Shuntō (春闘) is a Japanese term, usually translated as "spring wage offensive." It refers to the annual wage negotiations between enterprise unions and the employers in Japan. Beginning in February or March each spring, thousands of unions conduct wage negotiations with employers simultaneously.
Shuntō was first carried out in 1954, at the suggestion of Kaoru Ōta, the newly-installed vice chairman of the General Council of Trade Unions of Japan (Sōhyō). Shuntō was a response to the structural weakness of the Japanese labor movement; rather than organizing by industry, Japanese labor unions were "enterprise unions" organized on a company-by-company basis. This made any particular union reluctant to strike for higher wages and better working conditions, for fear that rival companies would simply snap up market share during the stoppage. Ōta's innovation was to schedule a specific date in the spring when all Sōhyō unions everywhere would agree to go on strike all at once. Since the shuntō was scheduled in advance, labor and management had ample time to work out a deal. By ameliorating labor strife and avoiding economic uncertainty, this system suited both workers and employers, and rapidly spread throughout Japan, becoming an enduring feature of Japanese industrial relations. By the 1960s, shuntō was regularly securing workers large annual wage increases, in line with or even exceeding Japan's high-speed economic growth. The Trade Union Confederation (Sōhyō, later succeeded by RENGO) customarily set a specific target percentage increase, the "base-up," for the annual wage increases to aid with collective bargaining. Negotiations for enterprise unions tended to begin after the bigger unions had secured their own deals and so they could push for their own company to match the improvements, which led to economy-wide wage increases. According to economist Ryotaro Takahashi, "The ripple effect of wage determination through the spring offensive is considerable. The average increase in wages in the annual spring offensive also spreads to unorganised small- and medium-sized enterprises. Moreover, the wages of the employees in government and government-affiliated corporations are raised through the National Personnel Authority (NPA) recommendation system, which is also influenced by the results of the spring offensive. The wages of part-timers and micro-enterprises are affected by the increase in the minimum wages by region."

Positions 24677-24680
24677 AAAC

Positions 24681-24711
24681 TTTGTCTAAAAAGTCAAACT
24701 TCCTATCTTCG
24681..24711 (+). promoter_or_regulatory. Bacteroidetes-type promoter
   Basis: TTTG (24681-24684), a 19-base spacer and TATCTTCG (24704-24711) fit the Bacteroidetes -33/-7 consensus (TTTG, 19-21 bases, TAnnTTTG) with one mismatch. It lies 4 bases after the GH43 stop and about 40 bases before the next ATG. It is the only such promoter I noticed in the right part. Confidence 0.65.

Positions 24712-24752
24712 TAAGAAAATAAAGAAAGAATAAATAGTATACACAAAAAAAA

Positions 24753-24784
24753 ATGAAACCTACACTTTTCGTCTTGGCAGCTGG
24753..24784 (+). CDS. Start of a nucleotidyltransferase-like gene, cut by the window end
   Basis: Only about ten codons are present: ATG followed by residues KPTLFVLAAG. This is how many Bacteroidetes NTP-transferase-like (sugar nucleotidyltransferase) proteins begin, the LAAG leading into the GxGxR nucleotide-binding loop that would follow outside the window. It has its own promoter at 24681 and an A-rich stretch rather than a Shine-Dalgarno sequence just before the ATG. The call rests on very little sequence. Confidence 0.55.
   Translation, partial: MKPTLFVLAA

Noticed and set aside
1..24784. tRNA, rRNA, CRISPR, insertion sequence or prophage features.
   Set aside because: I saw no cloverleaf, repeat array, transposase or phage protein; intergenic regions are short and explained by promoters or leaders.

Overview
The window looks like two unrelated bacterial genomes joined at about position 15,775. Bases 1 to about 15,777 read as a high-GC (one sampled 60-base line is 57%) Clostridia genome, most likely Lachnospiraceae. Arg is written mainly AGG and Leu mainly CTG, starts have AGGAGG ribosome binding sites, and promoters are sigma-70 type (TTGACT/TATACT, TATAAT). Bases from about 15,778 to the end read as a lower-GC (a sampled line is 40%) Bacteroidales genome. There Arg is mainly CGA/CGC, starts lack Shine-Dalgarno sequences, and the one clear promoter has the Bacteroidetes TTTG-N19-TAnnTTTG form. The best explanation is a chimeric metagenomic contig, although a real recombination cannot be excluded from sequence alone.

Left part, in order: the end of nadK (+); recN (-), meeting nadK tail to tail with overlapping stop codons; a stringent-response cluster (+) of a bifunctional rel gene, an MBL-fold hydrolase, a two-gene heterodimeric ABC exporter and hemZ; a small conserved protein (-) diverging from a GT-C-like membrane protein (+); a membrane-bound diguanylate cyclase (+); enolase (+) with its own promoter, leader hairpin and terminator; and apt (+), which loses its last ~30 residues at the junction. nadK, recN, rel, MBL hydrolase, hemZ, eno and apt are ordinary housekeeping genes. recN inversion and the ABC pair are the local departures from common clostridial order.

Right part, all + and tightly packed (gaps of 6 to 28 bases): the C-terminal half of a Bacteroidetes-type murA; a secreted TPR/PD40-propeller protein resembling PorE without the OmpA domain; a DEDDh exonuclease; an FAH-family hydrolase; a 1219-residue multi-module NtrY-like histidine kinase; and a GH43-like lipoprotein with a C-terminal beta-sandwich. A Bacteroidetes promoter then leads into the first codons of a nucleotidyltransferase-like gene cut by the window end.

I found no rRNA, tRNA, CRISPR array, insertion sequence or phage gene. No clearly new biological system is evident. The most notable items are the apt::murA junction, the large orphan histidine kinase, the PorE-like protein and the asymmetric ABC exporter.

In recent years, Japan has suffered from a number of recessions and deflation, and union membership has been falling, causing the value of the shuntō and the automatic wage increases associated with it to come under threat. Major unions in the steel, electronics, and automotive industries have been forced to reduce their demands and, in some years, even accept no increase in wages from employers. Simply protecting existing pay structures and jobs has often become the primary concern. In this context, criticism has arisen that shuntō has become little more than a ritual or ceremonial performance of labor militancy, lacking in efficacy.
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